Reminiscence in Dementia: Reminiscence Groups

Over the past few weeks we’ve discussed how reminiscence can help a person with dementia, helping to maintain linguistic and cognitive function and increasing quality of life. We’ve touched on memory books and using sensory boxes to assist in recalling and organizing meaningful memories. Today, we’ll talk about the benefits of reminiscence groups in helping people with dementia to connect with their past.

While any type of reminiscence can be fulfilling, sharing past experiences with those who are also struggling with dementia can be particularly rewarding. In addition, the conversational give-and-take of a group also relieves some of the pressure that may accompany being the sole story-teller. Here are some tips for organizing and running a reminiscence group:

• The group should be large enough to get a variety of experiences and backgrounds, but small enough to retain a sense of intimacy. Five or six members is typically ideal.

• Provide a topic to guide each meeting. The topic should be narrow enough to facilitate a focused discussion, but not so narrow that people may be excluded or have difficulty recalling relevant memories. If possible, provide the topic for the following week at the end of each session to give members a chance to prepare.

• If appropriate, invite group members to bring photographs or personal items from their past that relate to the following week’s topic.

• As group leader, ask relevant, open-ended questions as each member shares to facilitate the reminiscence. Invite other group members to do the same.

• If a member of the group seems uncomfortable or bothered by a particular topic, shift the conversation to a different theme as naturally as possible. Never push someone to share a memory if they seem hesitant, no matter how benign it may seem.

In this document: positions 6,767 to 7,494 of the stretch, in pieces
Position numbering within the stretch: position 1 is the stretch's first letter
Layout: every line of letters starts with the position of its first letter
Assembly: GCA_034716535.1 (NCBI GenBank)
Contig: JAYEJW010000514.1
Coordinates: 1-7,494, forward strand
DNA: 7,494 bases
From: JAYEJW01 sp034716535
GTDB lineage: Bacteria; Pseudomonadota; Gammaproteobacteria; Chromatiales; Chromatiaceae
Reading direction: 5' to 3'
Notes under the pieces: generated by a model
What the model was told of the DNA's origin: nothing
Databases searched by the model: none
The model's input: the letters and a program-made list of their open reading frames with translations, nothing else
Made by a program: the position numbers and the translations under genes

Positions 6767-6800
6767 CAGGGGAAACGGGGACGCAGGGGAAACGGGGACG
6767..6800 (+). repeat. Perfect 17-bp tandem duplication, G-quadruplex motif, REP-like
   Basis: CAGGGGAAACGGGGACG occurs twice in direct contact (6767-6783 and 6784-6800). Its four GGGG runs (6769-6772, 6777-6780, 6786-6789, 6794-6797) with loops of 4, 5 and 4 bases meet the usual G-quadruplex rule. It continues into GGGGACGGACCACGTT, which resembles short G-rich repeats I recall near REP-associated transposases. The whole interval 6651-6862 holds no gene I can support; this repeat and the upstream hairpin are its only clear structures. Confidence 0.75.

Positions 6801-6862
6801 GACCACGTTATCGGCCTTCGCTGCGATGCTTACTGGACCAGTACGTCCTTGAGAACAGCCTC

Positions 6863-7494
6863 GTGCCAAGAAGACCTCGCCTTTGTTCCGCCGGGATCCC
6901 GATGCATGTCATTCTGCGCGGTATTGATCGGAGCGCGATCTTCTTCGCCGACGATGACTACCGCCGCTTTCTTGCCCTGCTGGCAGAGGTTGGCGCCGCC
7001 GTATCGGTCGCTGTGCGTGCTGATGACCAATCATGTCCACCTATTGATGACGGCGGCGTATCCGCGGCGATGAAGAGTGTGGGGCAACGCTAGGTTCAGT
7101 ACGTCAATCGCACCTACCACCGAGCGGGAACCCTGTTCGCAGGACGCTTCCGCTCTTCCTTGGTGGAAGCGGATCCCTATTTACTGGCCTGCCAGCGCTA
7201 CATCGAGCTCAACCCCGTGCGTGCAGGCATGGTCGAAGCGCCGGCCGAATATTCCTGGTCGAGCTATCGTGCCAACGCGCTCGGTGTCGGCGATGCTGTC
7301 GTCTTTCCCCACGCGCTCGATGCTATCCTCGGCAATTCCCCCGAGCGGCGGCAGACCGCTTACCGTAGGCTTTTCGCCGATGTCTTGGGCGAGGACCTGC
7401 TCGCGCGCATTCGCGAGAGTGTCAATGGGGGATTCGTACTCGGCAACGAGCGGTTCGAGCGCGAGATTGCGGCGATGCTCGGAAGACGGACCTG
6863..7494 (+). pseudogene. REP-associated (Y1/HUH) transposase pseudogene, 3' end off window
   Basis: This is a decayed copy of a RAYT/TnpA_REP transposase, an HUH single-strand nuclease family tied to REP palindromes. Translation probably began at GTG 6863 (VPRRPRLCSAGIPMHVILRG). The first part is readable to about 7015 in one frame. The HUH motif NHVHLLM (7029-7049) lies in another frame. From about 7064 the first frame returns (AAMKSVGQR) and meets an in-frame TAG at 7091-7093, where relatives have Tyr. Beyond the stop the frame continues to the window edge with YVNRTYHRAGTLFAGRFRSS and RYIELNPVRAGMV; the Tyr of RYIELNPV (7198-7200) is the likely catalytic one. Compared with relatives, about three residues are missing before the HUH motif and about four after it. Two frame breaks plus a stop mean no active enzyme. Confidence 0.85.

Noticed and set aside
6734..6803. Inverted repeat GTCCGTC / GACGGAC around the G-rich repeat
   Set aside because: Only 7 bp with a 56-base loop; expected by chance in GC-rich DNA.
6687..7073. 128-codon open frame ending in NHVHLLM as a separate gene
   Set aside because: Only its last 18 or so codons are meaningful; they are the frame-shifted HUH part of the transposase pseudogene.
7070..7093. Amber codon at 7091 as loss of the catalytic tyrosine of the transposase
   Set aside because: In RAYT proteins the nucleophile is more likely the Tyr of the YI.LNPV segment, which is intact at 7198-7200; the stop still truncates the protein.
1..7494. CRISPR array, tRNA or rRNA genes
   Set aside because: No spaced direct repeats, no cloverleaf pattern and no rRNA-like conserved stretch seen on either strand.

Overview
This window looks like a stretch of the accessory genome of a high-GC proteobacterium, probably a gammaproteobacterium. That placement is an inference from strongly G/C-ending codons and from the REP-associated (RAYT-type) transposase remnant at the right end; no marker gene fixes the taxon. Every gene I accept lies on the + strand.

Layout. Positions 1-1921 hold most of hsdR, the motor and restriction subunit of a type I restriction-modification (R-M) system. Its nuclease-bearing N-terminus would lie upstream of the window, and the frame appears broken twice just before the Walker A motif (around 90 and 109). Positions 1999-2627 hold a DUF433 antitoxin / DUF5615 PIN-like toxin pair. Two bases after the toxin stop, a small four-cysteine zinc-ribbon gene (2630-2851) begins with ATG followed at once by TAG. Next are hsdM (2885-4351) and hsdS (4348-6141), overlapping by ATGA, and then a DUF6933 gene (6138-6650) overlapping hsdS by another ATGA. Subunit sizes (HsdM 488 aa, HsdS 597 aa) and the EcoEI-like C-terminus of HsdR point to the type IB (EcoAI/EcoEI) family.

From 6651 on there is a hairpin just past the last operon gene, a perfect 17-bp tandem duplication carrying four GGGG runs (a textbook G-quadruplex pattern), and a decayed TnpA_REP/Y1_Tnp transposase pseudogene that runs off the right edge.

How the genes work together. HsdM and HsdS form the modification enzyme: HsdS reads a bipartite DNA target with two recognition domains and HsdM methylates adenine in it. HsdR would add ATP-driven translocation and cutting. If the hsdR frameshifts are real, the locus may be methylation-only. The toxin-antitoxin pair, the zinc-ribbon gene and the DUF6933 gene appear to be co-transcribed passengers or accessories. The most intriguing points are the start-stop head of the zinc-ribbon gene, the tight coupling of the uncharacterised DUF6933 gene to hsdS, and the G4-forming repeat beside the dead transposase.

If you or someone you know is having difficulty with speech, language, or swallowing, contact Speech Associates of New York today to find a professional speech-language pathologist who can help you or your loved one communicate to the fullest. Remember, early intervention is the key to maintaining and developing strong communication skills. Call us today at (212) 308-7725 or visit our website at http://www.speechassociatesofny.com.

Advertisements
This entry was posted in Aging, Alzheimer's, Dementia and tagged . Bookmark the permalink.

Leave a Reply

Fill in your details below or click an icon to log in:

WordPress.com Logo

You are commenting using your WordPress.com account. Log Out / Change )

Twitter picture

You are commenting using your Twitter account. Log Out / Change )

Facebook photo

You are commenting using your Facebook account. Log Out / Change )

Google+ photo

You are commenting using your Google+ account. Log Out / Change )

Connecting to %s